• Coyotes have attacked and seriously harmed children in suburban areas in America. There is one known incident where a coyote actually killed a child in California.

Coydogs Exist

The Coydog is a unique and beautiful hybrid. It is also very rare. Contrary to some beliefs, coydogs exist! 

People sometimes make a mistake by arguing that such breeds are only myth. As evidence, they note that coyotes and dogs have different hormonal cycles. The female dog’s estrus cycles generally do not coincide with the coyote’s period to allow successful mating. They see this as proof of the impossibility of the two mating.

This is partially correct. There are indeed hormonal differences between the two species which will present obstacles. Certain breeds of dogs go into heat twice a year.  Under such situations, there ARE indeed opportunities between the species that can lead to successful mating. 

This is why authentic Coydogs (those who are genuinely half dog/half coyote) are so rare. The conditions for it to happen are rare. 

Unlike certain hybrids, they are able to produce fertile offspring. Not surprisingly, their levels of fertility are not as high as with other dogs.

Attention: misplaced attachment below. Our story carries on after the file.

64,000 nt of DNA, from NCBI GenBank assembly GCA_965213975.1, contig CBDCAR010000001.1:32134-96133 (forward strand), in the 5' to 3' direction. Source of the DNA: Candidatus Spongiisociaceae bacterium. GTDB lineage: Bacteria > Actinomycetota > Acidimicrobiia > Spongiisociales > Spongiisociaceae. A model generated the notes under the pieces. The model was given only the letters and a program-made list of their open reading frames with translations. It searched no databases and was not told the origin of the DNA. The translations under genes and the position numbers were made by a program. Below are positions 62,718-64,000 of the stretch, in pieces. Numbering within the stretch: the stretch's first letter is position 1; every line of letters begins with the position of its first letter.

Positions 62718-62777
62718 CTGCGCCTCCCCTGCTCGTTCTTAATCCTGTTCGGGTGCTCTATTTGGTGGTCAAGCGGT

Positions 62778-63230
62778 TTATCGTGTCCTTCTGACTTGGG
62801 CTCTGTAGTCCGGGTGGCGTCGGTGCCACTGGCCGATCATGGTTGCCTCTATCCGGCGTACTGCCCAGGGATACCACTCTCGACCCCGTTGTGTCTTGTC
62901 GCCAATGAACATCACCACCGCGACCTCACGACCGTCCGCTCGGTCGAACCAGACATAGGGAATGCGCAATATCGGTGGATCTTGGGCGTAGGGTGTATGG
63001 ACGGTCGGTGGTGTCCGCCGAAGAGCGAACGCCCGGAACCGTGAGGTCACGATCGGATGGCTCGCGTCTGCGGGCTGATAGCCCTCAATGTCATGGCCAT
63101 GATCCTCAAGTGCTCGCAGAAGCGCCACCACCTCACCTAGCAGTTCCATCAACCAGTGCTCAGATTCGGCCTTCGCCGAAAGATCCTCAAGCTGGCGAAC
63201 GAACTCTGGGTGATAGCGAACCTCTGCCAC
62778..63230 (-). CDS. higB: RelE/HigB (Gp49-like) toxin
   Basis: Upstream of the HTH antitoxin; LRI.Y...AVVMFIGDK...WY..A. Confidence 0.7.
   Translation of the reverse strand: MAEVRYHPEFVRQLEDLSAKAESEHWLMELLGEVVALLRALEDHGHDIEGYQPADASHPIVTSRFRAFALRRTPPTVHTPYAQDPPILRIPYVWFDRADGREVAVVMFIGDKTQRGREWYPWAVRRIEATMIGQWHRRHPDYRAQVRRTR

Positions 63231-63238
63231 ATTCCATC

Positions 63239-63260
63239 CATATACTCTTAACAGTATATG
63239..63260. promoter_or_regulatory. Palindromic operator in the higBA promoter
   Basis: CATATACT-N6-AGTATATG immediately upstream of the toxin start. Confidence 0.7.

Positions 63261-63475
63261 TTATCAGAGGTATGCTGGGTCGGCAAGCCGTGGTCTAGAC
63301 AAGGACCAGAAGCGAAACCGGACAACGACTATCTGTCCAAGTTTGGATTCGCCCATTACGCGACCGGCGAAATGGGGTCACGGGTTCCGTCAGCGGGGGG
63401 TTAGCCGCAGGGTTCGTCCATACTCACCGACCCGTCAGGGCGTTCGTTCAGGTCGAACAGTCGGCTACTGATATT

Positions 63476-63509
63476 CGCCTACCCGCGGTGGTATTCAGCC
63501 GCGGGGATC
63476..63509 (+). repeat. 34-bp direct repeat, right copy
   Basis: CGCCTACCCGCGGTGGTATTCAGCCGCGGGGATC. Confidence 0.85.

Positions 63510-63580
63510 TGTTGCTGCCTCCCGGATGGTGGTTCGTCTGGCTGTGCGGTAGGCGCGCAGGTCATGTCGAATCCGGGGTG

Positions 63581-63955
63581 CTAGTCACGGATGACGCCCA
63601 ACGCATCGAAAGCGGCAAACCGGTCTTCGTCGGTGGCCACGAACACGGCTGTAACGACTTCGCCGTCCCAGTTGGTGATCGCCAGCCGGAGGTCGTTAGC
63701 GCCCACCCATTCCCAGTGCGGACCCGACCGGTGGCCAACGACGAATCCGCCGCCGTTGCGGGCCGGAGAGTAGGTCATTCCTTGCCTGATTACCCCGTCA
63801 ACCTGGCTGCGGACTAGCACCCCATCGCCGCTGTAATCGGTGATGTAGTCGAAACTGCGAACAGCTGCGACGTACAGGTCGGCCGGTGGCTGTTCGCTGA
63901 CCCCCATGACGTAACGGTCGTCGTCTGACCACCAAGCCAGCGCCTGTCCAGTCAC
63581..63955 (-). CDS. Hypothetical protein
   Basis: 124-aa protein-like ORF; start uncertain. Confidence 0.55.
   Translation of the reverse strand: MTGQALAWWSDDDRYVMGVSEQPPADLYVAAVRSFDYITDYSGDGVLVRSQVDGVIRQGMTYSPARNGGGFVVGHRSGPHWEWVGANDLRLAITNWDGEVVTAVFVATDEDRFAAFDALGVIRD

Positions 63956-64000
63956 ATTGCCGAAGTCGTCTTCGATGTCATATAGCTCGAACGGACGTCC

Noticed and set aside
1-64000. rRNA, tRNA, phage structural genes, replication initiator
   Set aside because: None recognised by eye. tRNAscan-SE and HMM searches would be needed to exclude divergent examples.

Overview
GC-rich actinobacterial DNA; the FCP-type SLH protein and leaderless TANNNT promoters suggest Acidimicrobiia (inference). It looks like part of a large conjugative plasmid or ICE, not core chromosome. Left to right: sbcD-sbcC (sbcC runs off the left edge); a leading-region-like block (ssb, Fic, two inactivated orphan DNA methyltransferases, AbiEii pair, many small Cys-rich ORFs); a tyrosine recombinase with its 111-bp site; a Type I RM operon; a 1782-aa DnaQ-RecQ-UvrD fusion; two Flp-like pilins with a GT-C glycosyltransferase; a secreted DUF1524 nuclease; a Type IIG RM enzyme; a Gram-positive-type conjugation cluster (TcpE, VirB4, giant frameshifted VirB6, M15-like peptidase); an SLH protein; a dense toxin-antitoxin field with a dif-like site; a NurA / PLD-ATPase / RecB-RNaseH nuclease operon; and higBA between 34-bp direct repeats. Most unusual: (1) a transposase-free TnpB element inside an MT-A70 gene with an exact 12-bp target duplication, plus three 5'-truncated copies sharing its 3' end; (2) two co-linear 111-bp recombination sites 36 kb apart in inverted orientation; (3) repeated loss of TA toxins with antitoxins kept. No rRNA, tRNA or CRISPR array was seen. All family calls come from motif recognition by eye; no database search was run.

Professional wildlife individuals recommend that pet owners who live in rural or suburban areas spay or neuter their pets to prevent coyotes from mating with them There are reported instances of male dogs being killed by wild male coyotes, after following the scent of a female coyote in estrus.

There is strong evidence that native people were the first to breed Coydogs long before Europeans arrived in North America. The Teotihuacan people are generally recognized as one of the first tribes to do so.

True Coydogs are half coyote and half domesticated dogs. They are loyal, agile, powerful, energetic, and highly intelligent.  

They are rarely found in the wild. Coyote and dog matings occur in rural, semirural, and even suburban areas. 

Coydogs have the ability to bark, howl, or emit a fusion of the two sounds. They retain much of the feral look of coyotes and much of its temperament. They are often stubborn and independent.